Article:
95. Abdelmegeed, M.A.; Choi, Y.; Godlewski, G.; Ha, S.-K.; Banerjee, A.; Jang, S.; Song, B.-J. Cytochrome P450-2E1 Promotes Fast Food-Mediated Hepatic Fibrosis. Sci. Rep. 2017, 7, 39764. [Google Scholar] [CrossRef] [Green Version]
  96. Leung, T.-M.; Nieto, N. CYP2E1 and Oxidant Stress in Alcoholic and Non-Alcoholic Fatty Liver Disease. J. Hepatol. 2013, 58, 395–398. [Google Scholar] [CrossRef] [Green Version]
  97. Wang, K.; Tan, W.; Liu, X.; Deng, L.; Huang, L.; Wang, X.; Gao, X. New Insight and Potential Therapy for NAFLD: CYP2E1 and Flavonoids. Biomed. Pharm. 2021, 137, 111326. [Google Scholar] [CrossRef]
  98. Raucy, J.L.; Lasker, J.; Ozaki, K.; Zoleta, V. Regulation of CYP2E1 by Ethanol and Palmitic Acid and CYP4A11 by Clofibrate in Primary Cultures of Human Hepatocytes. Toxicol. Sci. 2004, 79, 233–241. [Google Scholar] [CrossRef] [Green Version]
  99. Zhou, Z.; Qi, J.; Lim, C.W.; Kim, J.-W.; Kim, B. Dual TBK1/IKKε Inhibitor Amlexanox Mitigates Palmitic Acid-Induced Hepatotoxicity and Lipoapoptosis in Vitro. Toxicology 2020, 444, 152579. [Google Scholar] [CrossRef]
  100. Achterbergh, R.; Lammers, L.A.; Klümpen, H.-J.; Mathôt, R.A.A.; Romijn, J.A. Short-Term High-Fat Diet Alters Acetaminophen Metabolism in Healthy Individuals. Ther. Drug Monit. 2022, 44, 797–804. [Google Scholar] [CrossRef]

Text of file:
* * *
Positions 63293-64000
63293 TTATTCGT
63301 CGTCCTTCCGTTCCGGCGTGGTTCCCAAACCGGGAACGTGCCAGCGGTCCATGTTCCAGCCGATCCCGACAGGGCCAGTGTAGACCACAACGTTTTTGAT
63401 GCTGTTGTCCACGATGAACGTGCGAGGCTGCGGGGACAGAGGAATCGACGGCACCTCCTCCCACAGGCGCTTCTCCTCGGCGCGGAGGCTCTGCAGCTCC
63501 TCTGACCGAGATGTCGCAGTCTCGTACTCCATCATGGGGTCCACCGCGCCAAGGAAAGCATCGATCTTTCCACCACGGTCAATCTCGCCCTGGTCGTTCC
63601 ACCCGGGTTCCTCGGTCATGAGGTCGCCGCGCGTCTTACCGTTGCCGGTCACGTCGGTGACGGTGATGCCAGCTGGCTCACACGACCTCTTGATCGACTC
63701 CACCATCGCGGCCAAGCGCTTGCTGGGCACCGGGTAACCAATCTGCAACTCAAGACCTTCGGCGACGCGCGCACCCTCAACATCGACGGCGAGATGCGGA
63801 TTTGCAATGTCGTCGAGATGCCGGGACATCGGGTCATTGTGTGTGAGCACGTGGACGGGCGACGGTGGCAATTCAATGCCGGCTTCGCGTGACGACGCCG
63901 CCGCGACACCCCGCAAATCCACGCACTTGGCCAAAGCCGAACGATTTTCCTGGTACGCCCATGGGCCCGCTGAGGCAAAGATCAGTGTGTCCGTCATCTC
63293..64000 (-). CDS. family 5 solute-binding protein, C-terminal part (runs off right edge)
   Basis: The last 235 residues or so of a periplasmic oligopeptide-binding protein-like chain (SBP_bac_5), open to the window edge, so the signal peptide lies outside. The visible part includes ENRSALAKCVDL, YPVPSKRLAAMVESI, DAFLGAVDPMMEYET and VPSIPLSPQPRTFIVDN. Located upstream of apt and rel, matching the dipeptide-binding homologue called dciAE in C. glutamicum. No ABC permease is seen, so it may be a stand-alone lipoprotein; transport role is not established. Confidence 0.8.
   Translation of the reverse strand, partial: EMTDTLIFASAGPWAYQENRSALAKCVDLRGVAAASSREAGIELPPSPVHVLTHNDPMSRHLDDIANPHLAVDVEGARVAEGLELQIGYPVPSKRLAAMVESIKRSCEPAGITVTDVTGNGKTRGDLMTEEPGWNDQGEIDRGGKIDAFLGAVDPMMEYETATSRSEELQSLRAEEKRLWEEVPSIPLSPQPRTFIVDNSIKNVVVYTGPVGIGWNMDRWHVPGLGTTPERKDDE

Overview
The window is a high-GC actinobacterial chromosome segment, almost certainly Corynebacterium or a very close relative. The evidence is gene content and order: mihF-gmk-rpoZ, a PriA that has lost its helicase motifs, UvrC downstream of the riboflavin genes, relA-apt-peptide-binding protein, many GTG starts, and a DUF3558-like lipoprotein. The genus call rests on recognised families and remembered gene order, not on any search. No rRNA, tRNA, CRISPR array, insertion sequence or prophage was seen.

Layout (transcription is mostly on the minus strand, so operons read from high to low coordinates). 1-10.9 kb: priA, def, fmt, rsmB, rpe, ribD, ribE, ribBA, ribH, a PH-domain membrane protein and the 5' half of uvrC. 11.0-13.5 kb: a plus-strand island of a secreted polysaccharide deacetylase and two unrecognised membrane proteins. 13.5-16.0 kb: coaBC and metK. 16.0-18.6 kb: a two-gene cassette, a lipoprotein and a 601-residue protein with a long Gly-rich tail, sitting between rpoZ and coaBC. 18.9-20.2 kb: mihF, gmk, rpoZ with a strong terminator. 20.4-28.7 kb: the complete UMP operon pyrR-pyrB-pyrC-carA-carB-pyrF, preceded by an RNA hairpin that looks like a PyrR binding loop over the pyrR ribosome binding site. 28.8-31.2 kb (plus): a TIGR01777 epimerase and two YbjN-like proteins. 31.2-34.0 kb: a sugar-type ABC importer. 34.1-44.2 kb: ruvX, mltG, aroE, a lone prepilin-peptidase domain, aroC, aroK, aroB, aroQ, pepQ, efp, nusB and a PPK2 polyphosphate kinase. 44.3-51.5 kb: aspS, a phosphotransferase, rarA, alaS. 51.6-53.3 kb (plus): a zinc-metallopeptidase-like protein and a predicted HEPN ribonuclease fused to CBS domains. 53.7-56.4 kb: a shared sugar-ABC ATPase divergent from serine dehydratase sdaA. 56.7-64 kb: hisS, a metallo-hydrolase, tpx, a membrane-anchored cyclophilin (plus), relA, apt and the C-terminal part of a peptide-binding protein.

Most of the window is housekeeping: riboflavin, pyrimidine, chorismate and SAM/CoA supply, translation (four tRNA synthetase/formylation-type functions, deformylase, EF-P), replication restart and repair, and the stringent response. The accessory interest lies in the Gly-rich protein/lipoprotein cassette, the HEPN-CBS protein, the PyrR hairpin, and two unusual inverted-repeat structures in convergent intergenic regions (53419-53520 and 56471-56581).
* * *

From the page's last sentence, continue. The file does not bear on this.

101. Videla, L.A.; Rodrigo, R.; Orellana, M.; Fernandez, V.; Tapia, G.; Quiñones, L.; Varela, N.; Contreras, J.; Lazarte, R.; Csendes, A.; et al. Oxidative Stress-Related Parameters in the Liver of Non-Alcoholic Fatty Liver Disease Patients. Clin. Sci. 2004, 106, 261–268. [Google Scholar] [CrossRef] [Green Version]
  102. Hardwick, R.N.; Fisher, C.D.; Canet, M.J.; Lake, A.D.; Cherrington, N.J. Diversity in Antioxidant Response Enzymes in Progressive Stages of Human Nonalcoholic Fatty Liver Disease. Drug Metab. Dispos. 2010, 38, 2293–2301. [Google Scholar] [CrossRef] [Green Version]
  103. Lin, Z.; Cai, F.; Lin, N.; Ye, J.; Zheng, Q.; Ding, G. Effects of Glutamine on Oxidative Stress and Nuclear Factor-ΚB Expression in the Livers of Rats with Nonalcoholic Fatty Liver Disease. Exp. Ther. Med. 2014, 7, 365–370. [Google Scholar] [CrossRef] [Green Version]